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The 5-second rule: scientists explain how quickly bacteria "attack" food that has fallen on the floor

Maria ShevchukNews
What is behind the 5-second rule?. Source: iStock

The good old five-second rule goes like this: if food that accidentally falls on the floor is picked up within this short period of time, it does not have time to become contaminated with bacteria. This statement has always been the subject of both domestic disputes and countless scientific projects.

Some say the rule exists, while others have called it nonsense. Fortunately, modern researchers are finally unraveling the nuances behind the five-second rule, National Geographic writes.

How fast can bacteria settle on food?

The key to the five-second rule is to understand how quickly bacteria are transferred from the floor surface to the food. Many people get this measurement wrong, food scientist Donald Schaffner of Rutgers University says. Amateur scientific studies and television "investigations" have confused the issue by relying on experiments that are not scientifically validated.

In fact, until 2016, there was only one thorough justification for the five-second rule: a peer-reviewed study by Paul Dawson, a nutritionist at Clemson University, in 2007. Dawson and his colleagues reported that food can pick up bacteria immediately after contact with a surface, but this study focused more on how long bacteria can survive on surfaces to contaminate food.

The 5-second rule: scientists explain how quickly bacteria ''attack'' food that has fallen on the floor

That's why Schaffner and his student Robin Miranda decided to test more different products under more varied conditions. The experiments, which they reported in the journal Applied and Environmental Microbiology in 2016, showed that the five-second rule is not a rule at all.

They found that the longer the food lies on a surface covered with bacteria, the more bacteria sticks to it. But a large number of microorganisms are picked up as soon as the food falls to the ground.

But it's not time that's to blame, it's another factor. Wet foods (such as watermelon) absorb more bacteria than dry foods such as bread or chewing candy. Carpeting has fewer pests than tile or stainless steel because it has absorbed the bacterial solution that scientists used.

Since then, new research has confirmed how easy it is to transfer bacteria in the kitchen, whether on your fingers or simply by using the same board to cut meat and vegetables (even if it is washed between uses).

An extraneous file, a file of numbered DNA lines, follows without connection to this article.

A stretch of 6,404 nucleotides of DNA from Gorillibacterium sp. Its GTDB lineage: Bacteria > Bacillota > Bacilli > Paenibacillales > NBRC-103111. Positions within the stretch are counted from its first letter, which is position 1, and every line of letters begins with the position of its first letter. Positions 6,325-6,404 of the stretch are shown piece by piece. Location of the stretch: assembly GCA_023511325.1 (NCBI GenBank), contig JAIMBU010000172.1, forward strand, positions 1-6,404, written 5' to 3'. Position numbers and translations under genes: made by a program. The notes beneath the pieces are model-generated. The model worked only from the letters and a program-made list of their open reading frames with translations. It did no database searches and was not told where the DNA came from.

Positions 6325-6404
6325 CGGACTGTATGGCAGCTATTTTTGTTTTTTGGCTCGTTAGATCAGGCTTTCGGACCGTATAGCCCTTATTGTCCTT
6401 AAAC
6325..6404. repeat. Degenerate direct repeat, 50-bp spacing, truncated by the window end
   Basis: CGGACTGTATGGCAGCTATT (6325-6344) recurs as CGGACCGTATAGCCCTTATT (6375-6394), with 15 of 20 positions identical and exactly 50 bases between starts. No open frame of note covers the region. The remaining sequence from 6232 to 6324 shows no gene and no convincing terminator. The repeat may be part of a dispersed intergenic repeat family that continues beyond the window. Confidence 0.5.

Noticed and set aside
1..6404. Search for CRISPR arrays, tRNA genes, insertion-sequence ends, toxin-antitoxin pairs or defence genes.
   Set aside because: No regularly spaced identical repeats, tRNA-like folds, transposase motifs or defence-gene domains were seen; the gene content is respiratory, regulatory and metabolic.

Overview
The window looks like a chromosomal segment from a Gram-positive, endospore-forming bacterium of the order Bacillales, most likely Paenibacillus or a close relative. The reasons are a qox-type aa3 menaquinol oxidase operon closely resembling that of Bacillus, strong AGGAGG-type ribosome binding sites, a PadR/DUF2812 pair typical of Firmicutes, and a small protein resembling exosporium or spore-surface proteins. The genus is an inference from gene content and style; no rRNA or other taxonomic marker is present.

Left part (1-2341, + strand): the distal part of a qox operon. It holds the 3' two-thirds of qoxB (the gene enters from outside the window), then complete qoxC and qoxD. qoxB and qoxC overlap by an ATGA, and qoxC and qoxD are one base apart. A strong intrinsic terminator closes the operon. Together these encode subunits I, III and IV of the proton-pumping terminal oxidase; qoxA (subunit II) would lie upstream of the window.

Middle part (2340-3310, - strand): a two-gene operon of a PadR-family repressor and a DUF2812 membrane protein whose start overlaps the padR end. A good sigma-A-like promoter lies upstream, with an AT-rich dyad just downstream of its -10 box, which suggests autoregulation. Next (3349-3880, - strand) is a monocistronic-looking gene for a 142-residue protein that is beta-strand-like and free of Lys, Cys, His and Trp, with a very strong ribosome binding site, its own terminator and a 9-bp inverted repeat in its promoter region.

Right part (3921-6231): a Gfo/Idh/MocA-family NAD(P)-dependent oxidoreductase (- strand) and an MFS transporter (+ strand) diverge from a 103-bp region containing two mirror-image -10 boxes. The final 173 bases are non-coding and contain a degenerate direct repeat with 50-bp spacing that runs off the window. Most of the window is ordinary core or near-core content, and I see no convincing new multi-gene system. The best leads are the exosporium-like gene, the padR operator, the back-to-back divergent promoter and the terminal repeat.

And in 2021, scientists in Indonesia were inspired to disprove the five-second rule and its Indonesian counterpart, known as belum lima menit, or the five-minute rule.

But is it safe to eat food from the ground?

If science has so thoroughly debunked the five-second rule, does this mean that eating food that has fallen to the floor is dangerous? It depends on the surface and what bacteria you might pick up.

"If you're in the hospital and you drop something, you probably don't want to eat it. Likewise, you definitely don't want to catch salmonella from a kitchen floor covered in chicken juice," Dawson says.

But in most cases, eating a cookie that has picked up some dust and bacteria from the floor is unlikely to harm you if you have a healthy immune system.

The 5-second rule: scientists explain how quickly bacteria ''attack'' food that has fallen on the floor

"Ninety-nine percent of the time, it's probably safe. Good sanitation, keeping floors and surfaces clean are the most important factors," he says.

The five-second rule is likely to remain popular.

"People really want it to be true. Everybody does it, we all eat food off the floor," Schaffner says.

Perhaps the value of the five-second rule (or the three-second rule, if you're more scrupulous) lies more in the realm of psychology than microbiology. At the very least, having a rule provides a socially acceptable excuse for our unattractive behavior. Just shout out "Five second rule!" before picking up a cookie from the floor and putting it in your mouth, and everyone can have a good laugh.

And that leaves us with one more way to decide whether to eat the candy you dropped: just look to see if anyone is looking.

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